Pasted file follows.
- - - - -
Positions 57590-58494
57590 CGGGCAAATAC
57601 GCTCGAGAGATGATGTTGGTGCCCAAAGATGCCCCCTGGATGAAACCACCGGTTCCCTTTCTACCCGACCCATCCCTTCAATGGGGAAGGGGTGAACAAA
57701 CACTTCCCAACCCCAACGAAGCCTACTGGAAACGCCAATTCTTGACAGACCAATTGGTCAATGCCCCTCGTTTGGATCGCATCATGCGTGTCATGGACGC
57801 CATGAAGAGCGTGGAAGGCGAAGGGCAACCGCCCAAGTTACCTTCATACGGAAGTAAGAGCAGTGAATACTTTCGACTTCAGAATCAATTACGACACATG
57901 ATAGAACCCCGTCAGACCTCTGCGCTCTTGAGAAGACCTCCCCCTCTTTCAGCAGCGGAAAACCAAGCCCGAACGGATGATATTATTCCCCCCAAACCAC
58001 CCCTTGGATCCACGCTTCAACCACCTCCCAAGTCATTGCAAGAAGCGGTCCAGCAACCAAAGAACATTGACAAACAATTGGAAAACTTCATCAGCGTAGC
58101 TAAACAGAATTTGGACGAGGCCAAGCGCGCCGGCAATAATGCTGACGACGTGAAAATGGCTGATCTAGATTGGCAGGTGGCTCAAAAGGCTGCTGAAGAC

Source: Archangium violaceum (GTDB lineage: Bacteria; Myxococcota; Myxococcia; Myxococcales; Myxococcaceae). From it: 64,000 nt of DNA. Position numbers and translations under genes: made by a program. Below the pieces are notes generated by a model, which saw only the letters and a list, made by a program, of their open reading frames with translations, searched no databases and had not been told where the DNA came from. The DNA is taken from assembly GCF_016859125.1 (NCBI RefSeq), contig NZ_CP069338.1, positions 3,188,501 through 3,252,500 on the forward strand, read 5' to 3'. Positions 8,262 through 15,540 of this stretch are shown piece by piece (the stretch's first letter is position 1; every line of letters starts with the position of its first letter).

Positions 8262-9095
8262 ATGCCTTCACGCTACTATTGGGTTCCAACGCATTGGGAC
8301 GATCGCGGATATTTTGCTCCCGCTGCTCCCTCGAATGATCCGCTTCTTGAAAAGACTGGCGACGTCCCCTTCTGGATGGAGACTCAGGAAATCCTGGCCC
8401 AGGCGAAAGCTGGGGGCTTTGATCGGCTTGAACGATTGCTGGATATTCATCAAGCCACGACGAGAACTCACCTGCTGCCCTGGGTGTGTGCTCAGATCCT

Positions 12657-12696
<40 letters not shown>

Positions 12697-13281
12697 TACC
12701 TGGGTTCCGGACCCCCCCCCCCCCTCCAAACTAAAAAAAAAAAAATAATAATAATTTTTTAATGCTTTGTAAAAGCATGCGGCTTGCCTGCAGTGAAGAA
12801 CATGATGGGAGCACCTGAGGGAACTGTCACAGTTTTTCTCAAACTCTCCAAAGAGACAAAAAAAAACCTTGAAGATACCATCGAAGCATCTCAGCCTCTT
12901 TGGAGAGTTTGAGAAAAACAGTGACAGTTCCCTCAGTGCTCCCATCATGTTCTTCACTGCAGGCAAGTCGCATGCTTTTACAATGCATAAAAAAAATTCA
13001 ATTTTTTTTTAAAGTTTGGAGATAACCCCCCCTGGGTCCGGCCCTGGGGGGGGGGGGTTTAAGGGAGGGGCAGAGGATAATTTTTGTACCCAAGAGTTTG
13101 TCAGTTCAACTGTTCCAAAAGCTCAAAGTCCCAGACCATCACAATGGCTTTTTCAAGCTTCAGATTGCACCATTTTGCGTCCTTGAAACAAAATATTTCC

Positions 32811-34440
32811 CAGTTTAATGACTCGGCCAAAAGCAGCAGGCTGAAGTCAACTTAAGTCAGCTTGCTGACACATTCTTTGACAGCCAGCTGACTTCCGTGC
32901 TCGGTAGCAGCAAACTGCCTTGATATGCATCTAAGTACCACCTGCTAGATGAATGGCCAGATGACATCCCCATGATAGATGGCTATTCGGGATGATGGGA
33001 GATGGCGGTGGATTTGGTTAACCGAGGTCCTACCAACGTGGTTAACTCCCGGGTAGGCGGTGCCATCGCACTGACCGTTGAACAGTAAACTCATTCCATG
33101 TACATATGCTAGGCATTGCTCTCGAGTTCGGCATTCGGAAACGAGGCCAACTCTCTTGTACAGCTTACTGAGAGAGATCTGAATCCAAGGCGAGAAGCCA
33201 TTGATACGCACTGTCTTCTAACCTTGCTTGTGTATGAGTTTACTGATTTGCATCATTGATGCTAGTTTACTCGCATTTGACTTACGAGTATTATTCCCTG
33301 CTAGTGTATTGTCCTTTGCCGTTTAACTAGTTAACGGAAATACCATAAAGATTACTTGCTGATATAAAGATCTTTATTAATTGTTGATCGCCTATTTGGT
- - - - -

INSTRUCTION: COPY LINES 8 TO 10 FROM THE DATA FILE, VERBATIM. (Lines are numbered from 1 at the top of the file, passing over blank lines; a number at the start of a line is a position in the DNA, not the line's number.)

58101 TAAACAGAATTTGGACGAGGCCAAGCGCGCCGGCAATAATGCTGACGACGTGAAAATGGCTGATCTAGATTGGCAGGTGGCTCAAAAGGCTGCTGAAGAC

Source: Archangium violaceum (GTDB lineage: Bacteria; Myxococcota; Myxococcia; Myxococcales; Myxococcaceae). From it: 64,000 nt of DNA. Position numbers and translations under genes: made by a program. Below the pieces are notes generated by a model, which saw only the letters and a list, made by a program, of their open reading frames with translations, searched no databases and had not been told where the DNA came from. The DNA is taken from assembly GCF_016859125.1 (NCBI RefSeq), contig NZ_CP069338.1, positions 3,188,501 through 3,252,500 on the forward strand, read 5' to 3'. Positions 8,262 through 15,540 of this stretch are shown piece by piece (the stretch's first letter is position 1; every line of letters starts with the position of its first letter).

Positions 8262-9095